NBCC’s Brooklyn Book Festival Bookends Event: Is the Poet the New Public Intellectual?

By Admin

Today’s Poet-Critics on Criticism and Critique

September 14 201, 6:30 p.m.
Poets House
10 River Terrace, New York, NY 

National Book Critics Circle poetry chair Tess Taylor invites some of today’s leading poet critics—Stephanie Burt, Daisy Fried,  Greg Pardlo, and Craig Teicher—to talk about how the terrain of criticism is changing;  what poets add to the literature of critique; and to what ends we write criticism now. How is the criticism poets write different than other criticism? What is the relationship between the forms of poetry and the forms of critical intervention? Where do poets understand the borders of these genres?   How do critical and poetic projects feed, chase, devour or fuel each other?   We will discuss what poet-critics offer the world that academic critics might not. In particular we will ask: is the critic an activist? Is the poet the new public intellectual?


 Stephanie Burt is Professor of English at Harvard and the author of several books of poetry and literary criticism, most recently The Poem Is You: Sixty Contemporary American Poems and How to Read Them (Harvard University Press, 2016) and Advice from the LIghts: Poems (Graywolf, 2017). Her writings on poetry, comic books, and other topics appear semi-regularly in the London Review of Books, the New York Times Book Review, Rain Taxi, the Yale Review, and other venues in the UK, US and New Zealand.


Daisy Fried is the author of three books of poetry: Women’s Poetry: Poems and Advice, named by Library Journal as one of the five best poetry books of 2013, My Brother is Getting Arrested Again, a finalist for the National Book Critics Circle Award, and She Didn’t Mean to Do It, which won the Agnes Lynch Starrett Prize. Her poems have appeared recently in Best American Poetry, London Review of Books, The Nation, New Republic, Poetry, American Poetry Review, Threepenny Review and elsewhere. She has been awarded Guggenheim, Hodder and Pew Fellowships, a Pushcart Prize, the Cohen Award from Ploughshares, and the Editors Prize for a feature article from Poetry, for “Sing, God-Awful Muse,” about reading Paradise Lost, breastfeeding and the importance of difficulty. She is a member of the board of the National Book Critics Circle, poetry editor for the literary/political resistance journal Scoundrel Time, and occasionally reviews poetry for the New York Times, Poetry and the Threepenny Review. Formerly the Grace Hazard Conkling Writer-in-Residence at Smith College, Fried is a member of the faculty of the Warren Wilson College MFA Program for Writers, teaches at Villanova University, and lives in Philadelphia.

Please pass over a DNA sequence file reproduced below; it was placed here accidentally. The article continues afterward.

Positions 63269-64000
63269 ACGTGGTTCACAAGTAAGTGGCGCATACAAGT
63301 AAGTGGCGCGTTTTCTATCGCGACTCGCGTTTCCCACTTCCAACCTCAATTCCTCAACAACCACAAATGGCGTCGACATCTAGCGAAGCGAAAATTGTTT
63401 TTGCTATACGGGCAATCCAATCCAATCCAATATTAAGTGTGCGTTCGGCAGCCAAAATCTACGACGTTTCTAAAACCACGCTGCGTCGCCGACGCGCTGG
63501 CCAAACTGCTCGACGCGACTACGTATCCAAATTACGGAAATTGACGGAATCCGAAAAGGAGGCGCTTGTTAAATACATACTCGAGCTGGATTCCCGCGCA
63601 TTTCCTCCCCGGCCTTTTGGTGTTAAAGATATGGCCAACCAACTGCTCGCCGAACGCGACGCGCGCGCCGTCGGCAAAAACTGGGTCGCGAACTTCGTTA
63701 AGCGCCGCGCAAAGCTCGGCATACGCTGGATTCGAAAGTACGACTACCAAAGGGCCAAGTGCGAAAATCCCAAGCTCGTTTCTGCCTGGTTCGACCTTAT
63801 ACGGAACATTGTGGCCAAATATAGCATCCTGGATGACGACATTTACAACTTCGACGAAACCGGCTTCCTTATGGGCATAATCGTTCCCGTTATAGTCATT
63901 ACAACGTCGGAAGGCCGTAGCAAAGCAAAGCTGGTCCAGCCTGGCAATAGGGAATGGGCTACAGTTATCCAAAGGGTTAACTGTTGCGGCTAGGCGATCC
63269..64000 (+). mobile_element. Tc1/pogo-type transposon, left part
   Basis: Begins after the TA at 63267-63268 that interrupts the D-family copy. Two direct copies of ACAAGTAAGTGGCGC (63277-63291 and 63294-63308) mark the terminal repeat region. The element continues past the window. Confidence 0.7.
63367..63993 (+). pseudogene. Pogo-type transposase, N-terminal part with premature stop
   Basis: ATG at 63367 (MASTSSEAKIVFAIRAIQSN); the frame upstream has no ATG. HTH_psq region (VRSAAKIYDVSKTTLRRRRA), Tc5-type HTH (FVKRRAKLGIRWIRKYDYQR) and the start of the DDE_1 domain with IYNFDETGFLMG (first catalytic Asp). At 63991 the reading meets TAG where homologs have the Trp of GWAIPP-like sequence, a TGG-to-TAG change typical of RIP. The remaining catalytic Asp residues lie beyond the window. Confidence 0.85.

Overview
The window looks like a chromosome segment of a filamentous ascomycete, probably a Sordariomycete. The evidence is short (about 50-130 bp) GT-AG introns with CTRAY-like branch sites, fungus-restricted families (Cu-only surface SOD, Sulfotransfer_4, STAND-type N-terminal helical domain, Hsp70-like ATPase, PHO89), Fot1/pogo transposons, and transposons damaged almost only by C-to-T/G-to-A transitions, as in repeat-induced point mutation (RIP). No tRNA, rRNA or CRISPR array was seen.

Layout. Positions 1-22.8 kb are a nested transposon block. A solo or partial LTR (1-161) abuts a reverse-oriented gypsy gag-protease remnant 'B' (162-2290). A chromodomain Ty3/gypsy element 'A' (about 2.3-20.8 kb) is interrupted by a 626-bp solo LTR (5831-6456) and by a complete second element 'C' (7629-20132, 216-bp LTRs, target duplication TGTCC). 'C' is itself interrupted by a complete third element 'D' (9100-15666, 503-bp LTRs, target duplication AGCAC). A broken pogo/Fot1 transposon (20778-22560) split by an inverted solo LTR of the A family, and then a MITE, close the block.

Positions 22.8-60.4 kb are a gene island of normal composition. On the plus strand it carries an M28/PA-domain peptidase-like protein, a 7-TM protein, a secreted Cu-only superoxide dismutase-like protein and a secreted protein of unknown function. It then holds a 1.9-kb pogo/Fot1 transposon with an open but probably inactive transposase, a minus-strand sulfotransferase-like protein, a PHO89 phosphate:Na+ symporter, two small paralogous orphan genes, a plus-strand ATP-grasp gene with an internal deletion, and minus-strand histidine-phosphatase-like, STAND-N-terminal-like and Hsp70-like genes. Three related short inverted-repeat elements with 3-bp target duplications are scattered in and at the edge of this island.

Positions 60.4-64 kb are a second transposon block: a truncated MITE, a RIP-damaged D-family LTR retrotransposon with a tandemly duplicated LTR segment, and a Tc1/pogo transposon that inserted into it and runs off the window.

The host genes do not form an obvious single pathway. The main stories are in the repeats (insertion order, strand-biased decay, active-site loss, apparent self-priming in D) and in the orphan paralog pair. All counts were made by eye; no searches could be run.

Gregory Pardlo's collection Digest (Four Way Books) won the 2015 Pulitzer Prize for Poetry. His other honors include fellowships from the Guggenheim Foundation, the National Endowment for the Arts and the New York Foundation for the Arts; his first collection Totem was selected by Brenda Hillman for the APR/Honickman Prize in 2007. He is Poetry Editor of Virginia Quarterly Review. Air Traffic, a memoir in essays, was released by Knopf in April.


Tess Taylor’s first book, The Forage House, was called “stunning” by The San Francisco Chronicle. Her second book, Work & Days, was called “our moment’s Georgic” by critic Stephanie Burt and was named one of the 10 best books of poetry of 2016 by The New York Times. Taylor’s poetry and nonfiction appear widely. She currently chairs the poetry committee of the National Book Critics Circle, and is on-air poetry reviewer for NPR’s All Things Considered. She was a Distinguished Fulbright US Scholar at the Seamus Heaney Centre in Queen’s University in Belfast, Northern Ireland, and was most recently Anne Spencer Writer in Residence at Randolph College.

Craig Morgan Teicher's latest poetry collection, The Trembling Answers, won the 2018 Lenore Marshall Poetry Prize from the Academy of American Poets.  His first collection of essays, We Begin In Gladness: How Poets Progress, will be published by Graywolf in November.